I haven't reserved a turkey. I have no idea who will be where. I'm not sure there will be a traditional Thanksgiving dinner with the good china on the table and the requisite traditional side dishes. But it'll be okay. Where ever we are, we'll have moments to be together, and hold a hand or give a hug and that's what counts.

Wednesday, November 15, 2017

Snowball Stars

I was thinking recently  that it'll soon be time to bring out the holiday quilts, and that made me think about this quilt, which I made last year before Christmas.  I think I whipped up this quilt top on the day after Thanksgiving, in fact.  And, I realized, I never posted it here.

For Christmas quilts in my home, I prefer fabrics that aren't in-your-face Christmasy so I tend to choose geometric or wintery prints. I think this batch of fabrics was from a layer cake that I couldn't resist somewhere. This quilt looks great draped over the back of the red couch in my family room and makes a good holiday snuggle quilt.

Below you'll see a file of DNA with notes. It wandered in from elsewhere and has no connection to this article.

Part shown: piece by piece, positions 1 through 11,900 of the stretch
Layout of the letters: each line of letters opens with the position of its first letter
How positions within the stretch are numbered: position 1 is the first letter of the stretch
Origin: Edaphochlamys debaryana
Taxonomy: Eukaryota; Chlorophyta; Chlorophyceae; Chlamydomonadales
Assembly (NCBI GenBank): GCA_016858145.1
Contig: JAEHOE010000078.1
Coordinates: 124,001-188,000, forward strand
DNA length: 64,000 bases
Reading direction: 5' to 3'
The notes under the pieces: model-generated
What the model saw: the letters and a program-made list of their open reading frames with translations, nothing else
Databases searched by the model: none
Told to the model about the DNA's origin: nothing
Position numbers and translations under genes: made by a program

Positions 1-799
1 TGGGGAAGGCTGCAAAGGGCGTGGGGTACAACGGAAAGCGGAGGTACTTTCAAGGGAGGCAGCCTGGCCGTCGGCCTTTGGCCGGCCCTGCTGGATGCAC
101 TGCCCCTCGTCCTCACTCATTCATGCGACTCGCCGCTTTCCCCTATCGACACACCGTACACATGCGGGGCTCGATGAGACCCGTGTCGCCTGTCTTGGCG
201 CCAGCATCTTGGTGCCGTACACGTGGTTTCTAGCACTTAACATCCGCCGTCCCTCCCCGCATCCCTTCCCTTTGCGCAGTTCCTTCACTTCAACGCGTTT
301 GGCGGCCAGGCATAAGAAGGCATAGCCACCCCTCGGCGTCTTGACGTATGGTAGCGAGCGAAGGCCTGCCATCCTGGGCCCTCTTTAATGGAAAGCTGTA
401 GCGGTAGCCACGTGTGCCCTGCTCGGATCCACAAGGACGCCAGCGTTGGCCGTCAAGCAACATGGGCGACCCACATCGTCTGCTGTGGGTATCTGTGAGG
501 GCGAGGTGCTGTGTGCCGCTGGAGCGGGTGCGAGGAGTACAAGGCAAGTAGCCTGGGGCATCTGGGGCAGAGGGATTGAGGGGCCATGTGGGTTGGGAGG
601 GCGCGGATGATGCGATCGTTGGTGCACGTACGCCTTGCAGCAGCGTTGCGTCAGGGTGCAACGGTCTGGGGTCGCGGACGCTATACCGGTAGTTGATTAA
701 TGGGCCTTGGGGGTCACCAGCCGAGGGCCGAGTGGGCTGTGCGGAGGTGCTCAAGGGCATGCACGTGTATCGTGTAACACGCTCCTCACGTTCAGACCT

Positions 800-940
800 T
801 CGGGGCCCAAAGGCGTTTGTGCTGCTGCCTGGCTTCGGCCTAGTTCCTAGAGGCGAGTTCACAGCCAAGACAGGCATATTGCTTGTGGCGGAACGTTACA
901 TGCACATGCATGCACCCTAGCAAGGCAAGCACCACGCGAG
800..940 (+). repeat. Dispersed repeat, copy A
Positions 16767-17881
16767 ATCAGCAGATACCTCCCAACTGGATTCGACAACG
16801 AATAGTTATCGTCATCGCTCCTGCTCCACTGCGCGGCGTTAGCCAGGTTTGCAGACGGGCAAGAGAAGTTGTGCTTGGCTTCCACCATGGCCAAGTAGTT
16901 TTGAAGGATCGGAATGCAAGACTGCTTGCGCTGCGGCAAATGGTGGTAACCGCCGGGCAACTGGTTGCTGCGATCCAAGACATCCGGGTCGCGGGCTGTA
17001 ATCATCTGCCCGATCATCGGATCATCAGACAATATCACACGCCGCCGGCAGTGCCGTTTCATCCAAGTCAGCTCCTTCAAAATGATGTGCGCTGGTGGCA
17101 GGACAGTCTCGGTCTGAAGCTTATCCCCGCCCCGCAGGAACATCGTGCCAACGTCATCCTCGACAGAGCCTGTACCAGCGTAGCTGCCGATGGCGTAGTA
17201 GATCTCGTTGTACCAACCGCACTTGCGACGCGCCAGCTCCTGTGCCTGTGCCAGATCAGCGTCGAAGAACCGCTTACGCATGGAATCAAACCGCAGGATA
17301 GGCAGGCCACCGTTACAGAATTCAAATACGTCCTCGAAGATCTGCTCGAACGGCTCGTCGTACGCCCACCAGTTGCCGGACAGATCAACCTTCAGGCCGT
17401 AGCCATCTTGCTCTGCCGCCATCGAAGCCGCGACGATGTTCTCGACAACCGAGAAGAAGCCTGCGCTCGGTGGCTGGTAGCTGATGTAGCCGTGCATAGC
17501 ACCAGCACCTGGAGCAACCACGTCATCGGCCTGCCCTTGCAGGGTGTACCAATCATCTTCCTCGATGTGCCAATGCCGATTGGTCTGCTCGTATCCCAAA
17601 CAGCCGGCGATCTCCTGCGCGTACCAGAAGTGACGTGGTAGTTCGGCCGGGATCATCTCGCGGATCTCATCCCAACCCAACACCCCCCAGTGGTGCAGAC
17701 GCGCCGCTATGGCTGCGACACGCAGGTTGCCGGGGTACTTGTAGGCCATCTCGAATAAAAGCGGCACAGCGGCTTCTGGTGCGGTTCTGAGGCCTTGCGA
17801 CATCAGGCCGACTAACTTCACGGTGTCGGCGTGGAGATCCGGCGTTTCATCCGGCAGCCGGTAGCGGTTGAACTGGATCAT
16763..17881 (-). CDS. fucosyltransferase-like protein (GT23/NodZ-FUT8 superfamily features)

The pattern is called Lollies and is by Camille Roskelly, aka Thimbleblossoms. She is the Camille of Bonnie & Camille, who design such happy fabrics. I'm always drawn to their fabric and their patterns. 

The blocks were fun and easy to sew. As I said, the print fabrics were from a layer cake and I added white. Piece of cake! Super easy. I skipped the fancy border on the pattern -- I just wanted simple.  And I had a good old time machine quilting it -- you can see that I did special patterns in the stars and in the snowballs with an overall pattern in the background.

Saturday, November 11, 2017

More fun sewing books

Since I had such a lapse in blogging, there's a bunch of stuff that I've been doing that I've not shown you!  It's making me realize that I've accomplished things in my absence from the blogosphere!